Palmer Morton Scott
Palmer Morton Scott’s Place in Local History
The EPHS has always taken great interest in the origins of our neighborhood’s street names that crisscross our community. Two of our most important streets, and maybe a third – Scott, Morton and Parmer avenues – are very likely linked to the same family, and a very early, very passionate advocate for our community.
Palmer Morton Scott – or P.M. Scott, as he was frequently known – was a major landholder in Echo Park’s earliest days. He was also deeply involved in our neighborhood’s civic life, or so it appears reading press accounts from a century ago.
In 1889, P.M. Scott went to downtown Los Angeles to the corner of Spring and First Streets to circulate a petition against a plan to repeal the city’s designation of Elysian Park as a park. Scott gathered signatures from prominent business leaders to stop the City Council from using parkland for a “pesthouse.” Scott was extremely excited about the proposal and warned anyone who would listen that “boodlers” wanted to get hold of the park land.
“He was very much in earnest, and his hands trembled so that he could scarcely hold his petitions,” the Feb. 14, 1899 article stated.
Scott waged another public fight a decade later, urging the Board of Public Works to make Lake Shore Avenue – now Glendale Boulevard – a bona fide boulevard. In that area, Scott spoke passionately for the project, and directly confronted one of the speakers fighting the proposal. So excited was Scott that his wife begged him to sit down, and eventually he had to be led from the room.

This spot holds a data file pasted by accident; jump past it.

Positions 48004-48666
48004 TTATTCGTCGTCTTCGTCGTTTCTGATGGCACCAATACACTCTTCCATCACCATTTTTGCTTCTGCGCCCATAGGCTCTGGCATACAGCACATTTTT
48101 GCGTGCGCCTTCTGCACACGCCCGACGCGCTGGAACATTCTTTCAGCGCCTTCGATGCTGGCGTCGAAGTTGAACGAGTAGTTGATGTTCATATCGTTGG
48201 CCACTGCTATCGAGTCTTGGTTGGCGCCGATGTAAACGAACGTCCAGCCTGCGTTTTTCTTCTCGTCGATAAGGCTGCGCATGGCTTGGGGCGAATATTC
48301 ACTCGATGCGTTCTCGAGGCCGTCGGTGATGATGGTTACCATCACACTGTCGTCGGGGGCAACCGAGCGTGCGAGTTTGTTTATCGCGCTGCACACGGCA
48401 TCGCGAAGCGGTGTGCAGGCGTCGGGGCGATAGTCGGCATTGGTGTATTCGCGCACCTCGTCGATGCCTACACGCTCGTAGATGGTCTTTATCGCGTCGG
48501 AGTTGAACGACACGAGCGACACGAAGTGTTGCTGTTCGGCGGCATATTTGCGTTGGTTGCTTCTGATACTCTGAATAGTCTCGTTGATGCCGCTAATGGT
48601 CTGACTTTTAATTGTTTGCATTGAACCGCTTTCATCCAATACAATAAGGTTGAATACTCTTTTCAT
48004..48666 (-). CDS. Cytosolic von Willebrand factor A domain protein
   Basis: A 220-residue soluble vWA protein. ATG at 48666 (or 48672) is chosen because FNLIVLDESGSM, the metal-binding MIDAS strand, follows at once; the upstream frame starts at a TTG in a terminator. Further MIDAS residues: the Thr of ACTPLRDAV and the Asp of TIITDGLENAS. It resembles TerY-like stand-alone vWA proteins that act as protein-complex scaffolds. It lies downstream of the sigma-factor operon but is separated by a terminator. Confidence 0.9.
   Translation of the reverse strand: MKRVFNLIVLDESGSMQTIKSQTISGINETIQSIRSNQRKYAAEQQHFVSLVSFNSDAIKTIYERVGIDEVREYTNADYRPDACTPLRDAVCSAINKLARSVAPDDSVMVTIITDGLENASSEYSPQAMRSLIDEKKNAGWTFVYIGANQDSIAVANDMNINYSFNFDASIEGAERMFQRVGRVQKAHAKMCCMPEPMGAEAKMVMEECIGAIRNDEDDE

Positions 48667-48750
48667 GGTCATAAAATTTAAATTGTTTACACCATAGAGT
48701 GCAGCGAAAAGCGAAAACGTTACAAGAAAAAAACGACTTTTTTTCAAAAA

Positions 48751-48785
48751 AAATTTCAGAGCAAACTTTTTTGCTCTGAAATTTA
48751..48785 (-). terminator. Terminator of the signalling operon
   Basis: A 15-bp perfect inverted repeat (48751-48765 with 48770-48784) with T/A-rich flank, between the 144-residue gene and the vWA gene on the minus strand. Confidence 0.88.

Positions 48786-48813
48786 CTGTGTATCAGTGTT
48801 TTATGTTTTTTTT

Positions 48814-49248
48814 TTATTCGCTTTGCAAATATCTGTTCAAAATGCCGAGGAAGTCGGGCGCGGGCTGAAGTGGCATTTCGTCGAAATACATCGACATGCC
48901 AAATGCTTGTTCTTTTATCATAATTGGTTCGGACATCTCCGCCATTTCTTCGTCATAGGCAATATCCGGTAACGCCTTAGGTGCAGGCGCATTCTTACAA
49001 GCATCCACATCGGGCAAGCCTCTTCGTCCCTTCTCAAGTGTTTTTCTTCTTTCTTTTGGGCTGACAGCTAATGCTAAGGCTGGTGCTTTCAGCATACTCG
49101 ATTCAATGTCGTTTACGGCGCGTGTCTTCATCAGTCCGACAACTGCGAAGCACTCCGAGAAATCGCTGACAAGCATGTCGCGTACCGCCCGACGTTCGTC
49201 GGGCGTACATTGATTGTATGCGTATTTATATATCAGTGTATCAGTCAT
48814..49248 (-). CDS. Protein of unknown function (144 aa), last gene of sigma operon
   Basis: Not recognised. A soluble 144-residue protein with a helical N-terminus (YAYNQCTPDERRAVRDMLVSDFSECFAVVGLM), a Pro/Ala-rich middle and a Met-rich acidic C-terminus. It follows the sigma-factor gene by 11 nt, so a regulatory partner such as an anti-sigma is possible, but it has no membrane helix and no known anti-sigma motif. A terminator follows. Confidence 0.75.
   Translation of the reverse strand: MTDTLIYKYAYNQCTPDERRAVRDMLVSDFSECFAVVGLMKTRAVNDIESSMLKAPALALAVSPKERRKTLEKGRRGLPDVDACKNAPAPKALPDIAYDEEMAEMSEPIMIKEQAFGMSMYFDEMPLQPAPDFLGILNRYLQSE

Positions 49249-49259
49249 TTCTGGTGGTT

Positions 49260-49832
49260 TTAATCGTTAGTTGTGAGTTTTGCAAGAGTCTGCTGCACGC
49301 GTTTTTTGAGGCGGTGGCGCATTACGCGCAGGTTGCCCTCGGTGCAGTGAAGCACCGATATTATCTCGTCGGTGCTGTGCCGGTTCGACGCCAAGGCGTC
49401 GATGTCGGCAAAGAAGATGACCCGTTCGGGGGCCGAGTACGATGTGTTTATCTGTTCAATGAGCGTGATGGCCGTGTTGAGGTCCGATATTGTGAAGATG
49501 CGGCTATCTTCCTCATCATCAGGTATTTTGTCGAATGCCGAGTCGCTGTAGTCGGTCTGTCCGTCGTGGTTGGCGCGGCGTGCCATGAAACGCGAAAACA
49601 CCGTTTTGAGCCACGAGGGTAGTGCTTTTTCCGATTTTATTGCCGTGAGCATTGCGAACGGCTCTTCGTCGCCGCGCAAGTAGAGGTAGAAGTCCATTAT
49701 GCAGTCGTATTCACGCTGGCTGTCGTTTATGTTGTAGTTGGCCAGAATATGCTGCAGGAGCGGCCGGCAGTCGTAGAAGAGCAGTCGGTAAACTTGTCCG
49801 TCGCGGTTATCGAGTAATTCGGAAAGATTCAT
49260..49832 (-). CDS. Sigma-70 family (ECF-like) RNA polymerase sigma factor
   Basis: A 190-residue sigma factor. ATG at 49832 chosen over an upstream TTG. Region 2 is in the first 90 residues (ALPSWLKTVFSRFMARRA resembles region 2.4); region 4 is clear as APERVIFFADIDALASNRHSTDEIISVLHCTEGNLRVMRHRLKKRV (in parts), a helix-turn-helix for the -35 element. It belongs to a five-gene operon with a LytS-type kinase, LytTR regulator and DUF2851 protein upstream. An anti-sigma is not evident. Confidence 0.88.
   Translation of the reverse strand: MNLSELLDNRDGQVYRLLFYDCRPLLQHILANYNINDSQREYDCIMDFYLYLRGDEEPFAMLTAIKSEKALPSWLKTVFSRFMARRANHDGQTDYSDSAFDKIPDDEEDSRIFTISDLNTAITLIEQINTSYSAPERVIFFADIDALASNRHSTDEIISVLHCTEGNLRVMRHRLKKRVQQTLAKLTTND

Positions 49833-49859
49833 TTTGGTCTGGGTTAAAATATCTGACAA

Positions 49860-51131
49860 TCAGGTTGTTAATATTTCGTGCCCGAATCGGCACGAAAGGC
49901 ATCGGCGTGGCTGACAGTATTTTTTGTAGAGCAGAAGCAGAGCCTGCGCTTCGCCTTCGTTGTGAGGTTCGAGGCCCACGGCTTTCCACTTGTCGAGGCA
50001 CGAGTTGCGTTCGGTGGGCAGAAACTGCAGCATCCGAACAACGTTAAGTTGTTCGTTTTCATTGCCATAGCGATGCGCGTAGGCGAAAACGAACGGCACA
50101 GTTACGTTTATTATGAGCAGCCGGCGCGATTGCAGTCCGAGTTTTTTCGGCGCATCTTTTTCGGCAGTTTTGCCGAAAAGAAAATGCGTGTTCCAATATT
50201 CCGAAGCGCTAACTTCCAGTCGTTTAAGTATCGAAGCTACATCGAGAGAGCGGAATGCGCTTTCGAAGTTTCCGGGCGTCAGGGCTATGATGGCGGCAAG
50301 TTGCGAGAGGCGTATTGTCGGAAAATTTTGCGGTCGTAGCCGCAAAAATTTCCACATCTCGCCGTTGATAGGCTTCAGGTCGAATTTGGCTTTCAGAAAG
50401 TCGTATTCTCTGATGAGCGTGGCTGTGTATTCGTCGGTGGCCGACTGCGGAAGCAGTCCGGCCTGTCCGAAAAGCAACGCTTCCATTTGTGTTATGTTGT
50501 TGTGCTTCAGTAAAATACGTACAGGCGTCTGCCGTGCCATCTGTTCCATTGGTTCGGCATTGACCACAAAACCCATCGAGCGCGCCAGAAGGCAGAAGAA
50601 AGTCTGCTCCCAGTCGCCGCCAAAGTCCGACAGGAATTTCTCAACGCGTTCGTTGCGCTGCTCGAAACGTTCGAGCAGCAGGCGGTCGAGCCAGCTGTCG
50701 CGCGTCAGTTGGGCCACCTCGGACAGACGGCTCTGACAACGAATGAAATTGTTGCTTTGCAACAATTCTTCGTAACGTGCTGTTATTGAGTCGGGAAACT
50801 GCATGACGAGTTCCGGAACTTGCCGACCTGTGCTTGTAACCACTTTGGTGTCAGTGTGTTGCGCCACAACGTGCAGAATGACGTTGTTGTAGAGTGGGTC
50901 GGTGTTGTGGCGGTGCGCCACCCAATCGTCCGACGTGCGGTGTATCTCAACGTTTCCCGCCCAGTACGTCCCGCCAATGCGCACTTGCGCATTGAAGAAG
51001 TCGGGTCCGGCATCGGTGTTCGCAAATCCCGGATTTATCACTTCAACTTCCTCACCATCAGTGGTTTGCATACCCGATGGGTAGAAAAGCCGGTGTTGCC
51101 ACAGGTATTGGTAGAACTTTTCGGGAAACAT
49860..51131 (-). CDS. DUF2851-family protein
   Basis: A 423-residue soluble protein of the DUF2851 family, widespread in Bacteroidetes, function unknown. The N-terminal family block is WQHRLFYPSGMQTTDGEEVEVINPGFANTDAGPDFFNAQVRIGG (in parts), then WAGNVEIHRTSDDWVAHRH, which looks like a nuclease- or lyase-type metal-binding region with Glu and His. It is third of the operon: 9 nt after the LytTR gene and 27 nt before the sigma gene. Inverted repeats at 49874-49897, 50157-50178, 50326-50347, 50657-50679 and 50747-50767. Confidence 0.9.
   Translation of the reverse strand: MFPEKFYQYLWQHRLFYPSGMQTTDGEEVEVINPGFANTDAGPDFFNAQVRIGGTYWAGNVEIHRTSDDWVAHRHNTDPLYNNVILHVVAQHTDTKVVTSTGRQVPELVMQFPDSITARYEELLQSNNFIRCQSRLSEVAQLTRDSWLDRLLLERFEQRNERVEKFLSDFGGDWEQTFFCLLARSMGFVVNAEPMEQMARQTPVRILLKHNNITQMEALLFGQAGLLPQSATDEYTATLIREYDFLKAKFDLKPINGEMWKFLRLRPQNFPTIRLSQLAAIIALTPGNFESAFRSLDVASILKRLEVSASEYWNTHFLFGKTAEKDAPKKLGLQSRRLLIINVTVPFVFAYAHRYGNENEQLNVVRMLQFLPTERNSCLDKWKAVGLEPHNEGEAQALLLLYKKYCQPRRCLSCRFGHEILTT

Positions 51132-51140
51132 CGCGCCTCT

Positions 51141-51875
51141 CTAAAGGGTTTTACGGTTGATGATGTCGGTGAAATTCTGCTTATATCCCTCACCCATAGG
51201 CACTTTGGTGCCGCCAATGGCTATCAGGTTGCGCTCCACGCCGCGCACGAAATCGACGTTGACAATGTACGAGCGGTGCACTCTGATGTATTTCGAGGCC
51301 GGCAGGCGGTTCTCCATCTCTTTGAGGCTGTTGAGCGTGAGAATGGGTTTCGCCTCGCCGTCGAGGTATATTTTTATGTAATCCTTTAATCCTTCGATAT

Much of the land along Echo Park Avenue – known as Mecca Avenue around the turn of the century – lay within the P.M. Scott tract. East of Echo Park Avenue, another significant chunk was part of the E.M. Scott tract, named after Scott’s wife, Elizabeth.
Scott was one of the original builders of Echo Park Avenue, sometimes described as the Elysian Heights road. One newspaper article describing the electrified trolley line that was proposed on Echo Park Avenue even refers to the area as Scott Canyon. When the rail trolley finally opened, replacing an old horse-drawn trolley, it was billed as a way to take Angelenos into Elysian Park and was celebrated with a big party. The event included a speech from the Elysian Heights and Echo Park Improvement Association.
Scott’s widow Elizabeth, who remained a real estate developer with an office at Echo Park and Scott, served refreshments at the event. Local historians believe Scott Avenue and Morton Avenue were named for Elizabeth, the widow of the man who fought passionately to keep Elysian Park from being developed.
And quite possibly, a small residential street that links those two streets – Parmer Avenue – may also trace itself back to P.M. Scott, albeit with a slight misspelling.